To practice reading these, start with the introductory chord, which in this case is A. The next chord will be the Bm major second interval from A, which is also called a mediant. So, A becomes Bm, then B as the dominant, and C as the destination chord.
Use chord charts to help you read
Chord diagrams are one of the most helpful tools when it comes to reading guitar rhythm. There are several types of chord diagram styles that can be used to identify which notes go into what bar or measure.
Some examples include circle-style chord diagrams, stacked chart style, table format, and list format. No matter how you choose to use them, make sure your chords are matched with the appropriate notes in the bass line or rest break!
You do not need to have advanced knowledge of music theory to use these diagrams, but it is very helpful to know some basics. For instance, major, minor, and harmonic form all rely heavily on chord shapes.
This article will talk about some easy ways to learn how to read guitar rhythm using chord diagrams.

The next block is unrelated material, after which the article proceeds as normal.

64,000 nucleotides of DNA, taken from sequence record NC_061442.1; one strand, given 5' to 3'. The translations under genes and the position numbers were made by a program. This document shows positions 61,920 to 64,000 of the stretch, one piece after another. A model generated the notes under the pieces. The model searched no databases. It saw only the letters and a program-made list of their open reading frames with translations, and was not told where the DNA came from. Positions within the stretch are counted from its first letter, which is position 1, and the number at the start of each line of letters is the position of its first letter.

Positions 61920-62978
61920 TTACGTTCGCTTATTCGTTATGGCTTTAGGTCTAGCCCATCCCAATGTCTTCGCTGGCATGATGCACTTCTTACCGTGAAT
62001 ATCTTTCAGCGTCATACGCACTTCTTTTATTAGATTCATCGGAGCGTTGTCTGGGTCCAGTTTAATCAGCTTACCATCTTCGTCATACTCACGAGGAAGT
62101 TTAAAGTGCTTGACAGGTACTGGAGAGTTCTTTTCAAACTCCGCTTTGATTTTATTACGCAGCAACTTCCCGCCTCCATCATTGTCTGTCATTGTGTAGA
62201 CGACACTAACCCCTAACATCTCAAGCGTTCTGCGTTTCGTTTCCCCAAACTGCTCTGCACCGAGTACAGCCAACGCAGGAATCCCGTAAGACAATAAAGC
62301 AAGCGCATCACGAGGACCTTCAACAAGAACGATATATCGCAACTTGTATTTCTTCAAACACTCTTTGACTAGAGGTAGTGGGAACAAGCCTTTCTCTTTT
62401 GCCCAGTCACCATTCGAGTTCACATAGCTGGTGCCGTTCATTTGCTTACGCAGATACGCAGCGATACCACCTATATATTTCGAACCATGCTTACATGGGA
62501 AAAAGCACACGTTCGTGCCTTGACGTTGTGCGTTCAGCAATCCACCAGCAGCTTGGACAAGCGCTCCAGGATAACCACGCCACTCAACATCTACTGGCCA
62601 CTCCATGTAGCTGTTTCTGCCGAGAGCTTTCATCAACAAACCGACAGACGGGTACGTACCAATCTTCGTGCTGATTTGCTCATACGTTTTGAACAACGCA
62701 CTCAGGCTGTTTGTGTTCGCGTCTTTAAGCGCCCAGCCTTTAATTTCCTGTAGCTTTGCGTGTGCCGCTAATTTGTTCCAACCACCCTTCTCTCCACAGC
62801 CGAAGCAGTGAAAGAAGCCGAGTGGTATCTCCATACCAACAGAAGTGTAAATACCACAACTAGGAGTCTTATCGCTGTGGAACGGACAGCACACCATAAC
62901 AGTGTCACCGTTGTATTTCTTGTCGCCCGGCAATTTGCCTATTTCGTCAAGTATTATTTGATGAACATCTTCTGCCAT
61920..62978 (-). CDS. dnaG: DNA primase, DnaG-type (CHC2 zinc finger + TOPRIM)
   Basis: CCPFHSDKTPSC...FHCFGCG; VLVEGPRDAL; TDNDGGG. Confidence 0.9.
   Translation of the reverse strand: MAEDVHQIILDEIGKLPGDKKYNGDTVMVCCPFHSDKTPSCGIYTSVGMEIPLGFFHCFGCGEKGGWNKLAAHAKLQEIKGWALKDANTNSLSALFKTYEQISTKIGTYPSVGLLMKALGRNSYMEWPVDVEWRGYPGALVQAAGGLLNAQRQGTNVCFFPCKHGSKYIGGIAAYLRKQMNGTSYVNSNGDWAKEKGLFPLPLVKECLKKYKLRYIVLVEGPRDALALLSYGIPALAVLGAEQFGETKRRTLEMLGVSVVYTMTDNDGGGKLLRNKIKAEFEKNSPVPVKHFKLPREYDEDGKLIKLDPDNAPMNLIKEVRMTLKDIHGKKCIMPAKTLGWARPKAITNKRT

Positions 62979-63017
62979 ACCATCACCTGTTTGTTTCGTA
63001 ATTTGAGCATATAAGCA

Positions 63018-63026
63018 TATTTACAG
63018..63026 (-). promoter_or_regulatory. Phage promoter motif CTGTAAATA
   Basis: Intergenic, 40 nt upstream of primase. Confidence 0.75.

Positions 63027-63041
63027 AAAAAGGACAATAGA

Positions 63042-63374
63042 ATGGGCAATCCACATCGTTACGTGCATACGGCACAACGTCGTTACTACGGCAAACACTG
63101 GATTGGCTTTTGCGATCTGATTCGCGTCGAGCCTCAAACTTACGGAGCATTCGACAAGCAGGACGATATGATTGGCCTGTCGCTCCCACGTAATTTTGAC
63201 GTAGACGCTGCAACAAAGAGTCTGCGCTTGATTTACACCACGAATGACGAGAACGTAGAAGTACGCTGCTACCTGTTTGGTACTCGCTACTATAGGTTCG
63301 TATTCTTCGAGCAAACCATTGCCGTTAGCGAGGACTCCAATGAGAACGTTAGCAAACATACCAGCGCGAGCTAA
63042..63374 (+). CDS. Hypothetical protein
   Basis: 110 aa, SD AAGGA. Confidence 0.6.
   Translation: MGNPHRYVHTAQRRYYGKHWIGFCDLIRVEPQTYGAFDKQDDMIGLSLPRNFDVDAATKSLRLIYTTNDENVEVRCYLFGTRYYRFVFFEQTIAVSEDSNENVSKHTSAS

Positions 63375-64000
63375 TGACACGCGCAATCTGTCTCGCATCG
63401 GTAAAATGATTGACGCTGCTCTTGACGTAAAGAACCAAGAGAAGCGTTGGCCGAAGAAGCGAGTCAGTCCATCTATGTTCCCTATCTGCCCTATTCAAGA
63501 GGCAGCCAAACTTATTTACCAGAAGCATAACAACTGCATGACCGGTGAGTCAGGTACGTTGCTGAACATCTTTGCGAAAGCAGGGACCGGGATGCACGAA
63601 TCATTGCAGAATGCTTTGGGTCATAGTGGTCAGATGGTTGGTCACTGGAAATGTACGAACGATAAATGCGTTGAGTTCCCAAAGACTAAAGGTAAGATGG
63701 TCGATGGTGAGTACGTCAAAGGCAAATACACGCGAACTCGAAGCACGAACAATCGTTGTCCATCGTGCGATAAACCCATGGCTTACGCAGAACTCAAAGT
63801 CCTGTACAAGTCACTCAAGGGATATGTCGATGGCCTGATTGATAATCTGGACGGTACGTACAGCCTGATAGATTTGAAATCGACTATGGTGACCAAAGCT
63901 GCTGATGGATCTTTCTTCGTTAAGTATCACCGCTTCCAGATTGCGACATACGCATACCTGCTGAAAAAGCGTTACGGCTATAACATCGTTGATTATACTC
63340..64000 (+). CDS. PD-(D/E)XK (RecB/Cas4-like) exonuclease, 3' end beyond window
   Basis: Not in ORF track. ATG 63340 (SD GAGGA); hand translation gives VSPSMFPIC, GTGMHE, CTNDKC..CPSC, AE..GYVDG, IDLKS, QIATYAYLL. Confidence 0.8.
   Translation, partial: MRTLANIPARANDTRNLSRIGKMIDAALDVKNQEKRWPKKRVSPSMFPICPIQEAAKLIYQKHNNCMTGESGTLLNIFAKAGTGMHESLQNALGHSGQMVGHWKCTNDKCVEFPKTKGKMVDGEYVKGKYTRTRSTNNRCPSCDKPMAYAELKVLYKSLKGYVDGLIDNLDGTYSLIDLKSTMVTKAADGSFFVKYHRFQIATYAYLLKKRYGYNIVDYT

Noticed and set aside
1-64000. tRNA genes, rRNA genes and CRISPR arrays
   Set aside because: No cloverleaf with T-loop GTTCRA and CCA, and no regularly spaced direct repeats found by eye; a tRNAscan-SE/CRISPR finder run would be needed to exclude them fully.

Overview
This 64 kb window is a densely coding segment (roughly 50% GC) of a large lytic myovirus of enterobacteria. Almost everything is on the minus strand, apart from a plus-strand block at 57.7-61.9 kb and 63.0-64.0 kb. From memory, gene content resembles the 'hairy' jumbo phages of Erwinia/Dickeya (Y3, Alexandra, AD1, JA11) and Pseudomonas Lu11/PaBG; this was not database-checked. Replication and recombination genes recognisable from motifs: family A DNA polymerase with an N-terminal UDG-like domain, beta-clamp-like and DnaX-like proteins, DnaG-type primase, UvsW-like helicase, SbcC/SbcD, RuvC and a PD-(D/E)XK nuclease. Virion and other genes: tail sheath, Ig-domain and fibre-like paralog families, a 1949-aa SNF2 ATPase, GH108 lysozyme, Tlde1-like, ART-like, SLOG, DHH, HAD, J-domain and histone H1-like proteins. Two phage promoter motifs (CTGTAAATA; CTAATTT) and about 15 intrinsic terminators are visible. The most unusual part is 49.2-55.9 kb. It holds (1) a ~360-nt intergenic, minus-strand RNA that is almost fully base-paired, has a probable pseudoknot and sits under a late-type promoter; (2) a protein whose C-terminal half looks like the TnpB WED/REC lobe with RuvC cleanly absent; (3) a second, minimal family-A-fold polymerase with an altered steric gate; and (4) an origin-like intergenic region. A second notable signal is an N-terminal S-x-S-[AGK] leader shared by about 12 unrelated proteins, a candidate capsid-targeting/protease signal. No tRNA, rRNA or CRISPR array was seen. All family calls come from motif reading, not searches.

Use a metronome
A good way to learn how to read guitar rhythm is by using a metronome. A metronome works by timing music, so as you learn how to read guitar rhythm, you will be learning how to use a metronome!
A basic beginner’s tip is to never press play on the device until after you have set it up. This could potentially get annoying if you don’t know what settings are.
Make sure that only one song position has “play” checked off, otherwise it may distract you. Once this is done, turn the timer on and start playing the notes of the guitar piece either slowly or quickly depending on whether you want to slow down or speed up the tempo.
Play along with recording
The next way to learn guitar rhythm is by listening to other people’s songs! There are many ways to do this, but you can also use YouTube to find song recordings and then listen to those carefully to see how the guitarist organized their notes and what patterns they used to make the music sound good.
You can even add in your own voice to determine whether the timing feels natural for you or not. This will take some practice as it may feel strange at first, but eventually you will get faster at determining if something sounds right.